Whole Foods is tracking which stores are most likely to unionize

The Amazon-owned grocery chain has a scoring system to determine which of its stores are most likely to cause headaches.

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Whole Foods is desperate to quash any attempts by its store workers to unionize. According to Business Insider, the company has created an "elaborate scoring system" that ranks the likelihood each of its 510 stores will try to form a union and gain more negotiating power.

Whole Foods is a high-end grocery chain most commonly associated with clean eating and progressive values, but it's also owned by Amazon, which is notorious for closely monitoring its low-wage workers in the interest of its "customer-first obsession." Amazon's warehouse workers face strenuous conditions, with the company closely monitoring how quickly they pack boxes and swiftly firing those who don't meet its high expectations. So it's little wonder that culture is leaking into Whole Foods.

The Business Insider report says that the scores each Whole Foods store gets are based on a variety of factors, including turnover rate, "loyalty," and "racial diversity." Less diverse stores are more likely to unionize, according to Whole Foods' data. The company said in a statement that it uses the scores to determine where it needs to funnel more "resources" to stories, without specifying what those are.

"The [Team Member] Relations Heatmap is designed to identify stores at risk of unionization," the statement reads. "This early identification enables resources to be funneled to the highest need locations, with the goal of mitigating risk by addressing challenges early before they become problematic."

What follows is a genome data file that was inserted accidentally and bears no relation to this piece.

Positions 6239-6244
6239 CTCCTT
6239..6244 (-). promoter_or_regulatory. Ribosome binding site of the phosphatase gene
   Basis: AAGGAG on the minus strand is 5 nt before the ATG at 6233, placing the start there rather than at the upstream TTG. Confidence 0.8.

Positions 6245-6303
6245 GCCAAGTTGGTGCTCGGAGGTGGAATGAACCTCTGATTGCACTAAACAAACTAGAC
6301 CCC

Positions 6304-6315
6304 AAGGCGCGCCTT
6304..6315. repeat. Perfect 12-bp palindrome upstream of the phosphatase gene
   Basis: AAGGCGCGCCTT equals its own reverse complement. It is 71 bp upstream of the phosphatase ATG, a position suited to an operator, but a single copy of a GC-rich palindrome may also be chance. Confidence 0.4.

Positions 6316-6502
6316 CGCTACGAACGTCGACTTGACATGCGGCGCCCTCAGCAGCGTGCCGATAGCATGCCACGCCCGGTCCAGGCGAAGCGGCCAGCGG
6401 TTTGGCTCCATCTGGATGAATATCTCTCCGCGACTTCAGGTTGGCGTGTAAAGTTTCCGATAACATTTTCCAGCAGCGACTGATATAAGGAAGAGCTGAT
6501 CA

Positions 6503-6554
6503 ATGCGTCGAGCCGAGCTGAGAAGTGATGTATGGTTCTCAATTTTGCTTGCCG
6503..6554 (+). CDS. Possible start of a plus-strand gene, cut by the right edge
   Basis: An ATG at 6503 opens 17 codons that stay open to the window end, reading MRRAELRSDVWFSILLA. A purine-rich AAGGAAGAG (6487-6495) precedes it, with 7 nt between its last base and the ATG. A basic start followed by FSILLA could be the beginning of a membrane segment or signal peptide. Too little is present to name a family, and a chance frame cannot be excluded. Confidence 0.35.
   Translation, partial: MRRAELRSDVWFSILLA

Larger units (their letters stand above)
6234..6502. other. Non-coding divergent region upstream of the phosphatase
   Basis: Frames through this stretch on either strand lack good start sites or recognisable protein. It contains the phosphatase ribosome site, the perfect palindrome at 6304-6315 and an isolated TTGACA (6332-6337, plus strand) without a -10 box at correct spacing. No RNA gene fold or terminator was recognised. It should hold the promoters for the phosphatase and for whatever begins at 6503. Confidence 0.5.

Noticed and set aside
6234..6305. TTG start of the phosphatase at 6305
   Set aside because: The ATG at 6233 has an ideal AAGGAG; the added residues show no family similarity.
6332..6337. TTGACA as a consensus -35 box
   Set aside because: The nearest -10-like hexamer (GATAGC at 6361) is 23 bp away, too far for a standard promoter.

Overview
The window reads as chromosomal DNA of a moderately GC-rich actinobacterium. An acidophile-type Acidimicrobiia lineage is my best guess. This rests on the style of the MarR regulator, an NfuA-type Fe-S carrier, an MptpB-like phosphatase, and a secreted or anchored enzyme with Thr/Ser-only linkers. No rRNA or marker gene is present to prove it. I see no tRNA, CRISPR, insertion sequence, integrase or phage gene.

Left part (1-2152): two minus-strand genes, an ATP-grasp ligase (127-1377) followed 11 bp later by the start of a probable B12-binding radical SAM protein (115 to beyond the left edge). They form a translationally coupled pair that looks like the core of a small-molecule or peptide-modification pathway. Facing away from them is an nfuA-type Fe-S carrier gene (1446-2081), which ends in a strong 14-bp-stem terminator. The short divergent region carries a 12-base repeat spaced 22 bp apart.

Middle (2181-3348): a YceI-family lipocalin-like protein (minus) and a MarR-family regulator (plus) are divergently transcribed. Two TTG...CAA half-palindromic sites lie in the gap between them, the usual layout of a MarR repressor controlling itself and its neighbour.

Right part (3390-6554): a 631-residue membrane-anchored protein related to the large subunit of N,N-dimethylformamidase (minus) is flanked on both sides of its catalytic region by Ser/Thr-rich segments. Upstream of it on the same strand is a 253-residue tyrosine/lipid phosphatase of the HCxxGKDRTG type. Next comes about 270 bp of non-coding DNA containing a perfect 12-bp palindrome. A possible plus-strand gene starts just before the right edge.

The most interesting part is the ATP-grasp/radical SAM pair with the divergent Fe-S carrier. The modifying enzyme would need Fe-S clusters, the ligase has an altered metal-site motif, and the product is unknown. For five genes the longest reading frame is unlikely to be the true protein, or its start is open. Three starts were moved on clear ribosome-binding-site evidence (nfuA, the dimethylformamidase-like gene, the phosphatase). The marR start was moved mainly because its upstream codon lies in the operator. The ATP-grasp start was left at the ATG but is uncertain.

Preemptive union-busting — Companies like Whole Foods dislike unions because they make it more difficult to fire employees, and unionized employees tend to be better paid. Especially during times like these when the coronavirus pandemic is pummeling the economy, being able to fire staff at will is not something companies will be keen to give up. Moreover, even if unionized employees get laid off they're likely to get better severance pay and benefits than they would otherwise. Unionized workers could more easily protest to get better protections as they work through the pandemic and put themselves at risk.

Critics of unions argue that they can be detrimental because the higher costs result in more layoffs. But in this instance, that point is tough to support. Amazon is benefiting greatly from the coronavirus pandemic as people shift their purchasing online. Jeff Bezos' net worth has increased by $24 billion in the past four months alone, and Amazon has a market cap of more than $1.2 trillion.

Amazon's track record isn't encouraging — Meanwhile, Amazon recently promised to provide workers in its fulfillment centers with paid sick leave if they display COVID-19 symptoms, but workers are reporting they haven't been receiving the pay as promised.

Ranking Whole Foods outlets according to the likelihood they'll unionize is a testament to how important that is it for their workers to do precisely that. And there's a silver lining here for the company — if its employees do unionize it can stop spending money on its monitoring program. We suspect it doesn't see it like that, though.